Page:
UC San Diego
Photonic Transfer in DNA Nano Construct
- Author(s): Golkar Narenji, Alaleh
- Advisor(s): Heller, Michael
- et al.
A significant amount of work has been done to improve design and fabrication of DNA constructs with photonic and electronic transfer properties. In this thesis, we evaluated the prior work for both electronic and photonic transfer. While DNA constructs with first-order fluorescent resonant energy transfer (FRET) properties have proven useful, incorporation of higher-order FRET and electronic properties into DNA has not yet led to any viable applications. In this thesis, we generated 35 base pairs long double-stranded (ds) DNA structures with different arrangements of five TAMRA donor dyes and a single TexasRed acceptor. In these constructs the distance of the distal donor dyes to the acceptor is greater than 1.7 nm or five base pairs (which is beyond the optimal FRET distance). The average FRET efficiency of these double stranded systems based on the donor intensity change and the acceptor-to-donor ratio of intensity change was 66% and 26%, respectively. Addition of surfactants and metal cations reduced quenching and enhanced the FRET efficiency of these DNA structures. After adding the surfactant and metal cations, the average FRET efficiency of these ds-systems based on the donor intensity change and the acceptor-to-donor ratio of intensity change was 89% and 75%, respectively.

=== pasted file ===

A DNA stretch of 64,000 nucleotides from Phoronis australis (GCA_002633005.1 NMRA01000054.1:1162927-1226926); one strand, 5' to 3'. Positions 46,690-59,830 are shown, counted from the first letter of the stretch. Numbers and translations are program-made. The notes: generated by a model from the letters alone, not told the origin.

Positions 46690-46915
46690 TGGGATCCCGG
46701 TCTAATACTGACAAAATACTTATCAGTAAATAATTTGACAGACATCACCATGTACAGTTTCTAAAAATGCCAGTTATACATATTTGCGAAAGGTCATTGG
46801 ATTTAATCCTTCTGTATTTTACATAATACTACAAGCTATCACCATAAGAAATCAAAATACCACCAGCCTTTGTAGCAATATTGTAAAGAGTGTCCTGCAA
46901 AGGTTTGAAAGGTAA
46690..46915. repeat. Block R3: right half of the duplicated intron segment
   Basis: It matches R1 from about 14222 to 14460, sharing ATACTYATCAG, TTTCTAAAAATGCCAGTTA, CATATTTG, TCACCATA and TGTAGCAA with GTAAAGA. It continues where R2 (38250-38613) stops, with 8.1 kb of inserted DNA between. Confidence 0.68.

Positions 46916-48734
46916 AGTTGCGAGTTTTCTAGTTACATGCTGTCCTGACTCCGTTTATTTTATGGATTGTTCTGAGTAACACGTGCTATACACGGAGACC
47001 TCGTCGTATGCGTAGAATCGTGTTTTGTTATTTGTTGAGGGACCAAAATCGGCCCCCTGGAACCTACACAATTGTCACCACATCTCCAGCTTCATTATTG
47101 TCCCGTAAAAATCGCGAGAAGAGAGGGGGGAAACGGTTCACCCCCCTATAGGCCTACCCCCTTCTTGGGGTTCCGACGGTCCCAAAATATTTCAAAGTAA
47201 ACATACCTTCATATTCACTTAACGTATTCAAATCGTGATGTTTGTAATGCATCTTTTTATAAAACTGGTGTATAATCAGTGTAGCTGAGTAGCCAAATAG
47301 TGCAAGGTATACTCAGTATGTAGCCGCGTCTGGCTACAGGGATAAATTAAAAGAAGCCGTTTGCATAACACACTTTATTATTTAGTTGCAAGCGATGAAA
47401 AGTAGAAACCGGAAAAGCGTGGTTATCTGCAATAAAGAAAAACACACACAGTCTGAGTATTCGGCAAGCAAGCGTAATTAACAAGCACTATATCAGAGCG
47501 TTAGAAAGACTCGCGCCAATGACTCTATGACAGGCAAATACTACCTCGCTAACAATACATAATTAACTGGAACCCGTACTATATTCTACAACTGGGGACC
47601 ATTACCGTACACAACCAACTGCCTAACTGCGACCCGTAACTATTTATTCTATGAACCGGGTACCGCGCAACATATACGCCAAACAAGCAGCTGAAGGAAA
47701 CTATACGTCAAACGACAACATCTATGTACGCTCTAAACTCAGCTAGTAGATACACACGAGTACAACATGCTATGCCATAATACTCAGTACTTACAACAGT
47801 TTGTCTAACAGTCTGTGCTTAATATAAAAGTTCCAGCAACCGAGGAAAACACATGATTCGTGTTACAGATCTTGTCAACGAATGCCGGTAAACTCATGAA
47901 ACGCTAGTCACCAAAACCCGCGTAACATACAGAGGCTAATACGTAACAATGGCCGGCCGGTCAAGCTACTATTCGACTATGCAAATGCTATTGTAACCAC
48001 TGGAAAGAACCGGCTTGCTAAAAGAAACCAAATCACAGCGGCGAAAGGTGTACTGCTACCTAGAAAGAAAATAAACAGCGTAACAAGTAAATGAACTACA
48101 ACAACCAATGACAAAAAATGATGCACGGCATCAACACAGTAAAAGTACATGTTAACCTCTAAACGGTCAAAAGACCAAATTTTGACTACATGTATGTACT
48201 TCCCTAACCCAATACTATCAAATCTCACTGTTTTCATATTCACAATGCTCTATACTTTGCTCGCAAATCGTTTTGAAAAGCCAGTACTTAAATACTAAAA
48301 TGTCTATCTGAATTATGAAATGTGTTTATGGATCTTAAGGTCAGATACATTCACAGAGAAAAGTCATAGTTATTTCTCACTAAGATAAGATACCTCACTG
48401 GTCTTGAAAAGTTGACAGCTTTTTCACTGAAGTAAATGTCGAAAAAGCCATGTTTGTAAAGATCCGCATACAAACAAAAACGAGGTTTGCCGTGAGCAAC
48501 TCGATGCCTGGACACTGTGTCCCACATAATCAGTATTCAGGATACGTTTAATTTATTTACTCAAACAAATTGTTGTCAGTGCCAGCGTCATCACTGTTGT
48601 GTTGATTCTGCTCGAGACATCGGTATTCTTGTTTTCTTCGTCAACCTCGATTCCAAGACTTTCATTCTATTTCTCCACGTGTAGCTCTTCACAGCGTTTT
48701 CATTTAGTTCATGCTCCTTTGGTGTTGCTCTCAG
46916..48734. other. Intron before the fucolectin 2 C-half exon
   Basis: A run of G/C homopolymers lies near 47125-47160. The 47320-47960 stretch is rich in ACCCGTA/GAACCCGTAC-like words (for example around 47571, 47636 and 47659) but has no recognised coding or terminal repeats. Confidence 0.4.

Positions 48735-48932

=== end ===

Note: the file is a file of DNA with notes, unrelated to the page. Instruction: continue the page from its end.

We also reviewed the conductivity properties of DNA and how it is influenced by temperature, UV illumination and GC content. Results from literature indicate that temperature significantly changes DNA conductivity. Moreover, the UV exposure experiments indicate a decrease in DNA conductivity due to damage of GC base pairs and the phosphate group. We also investigated the effect of nucleotide content on DNA conductivity and we showed that the higher GC content results in higher conductivity.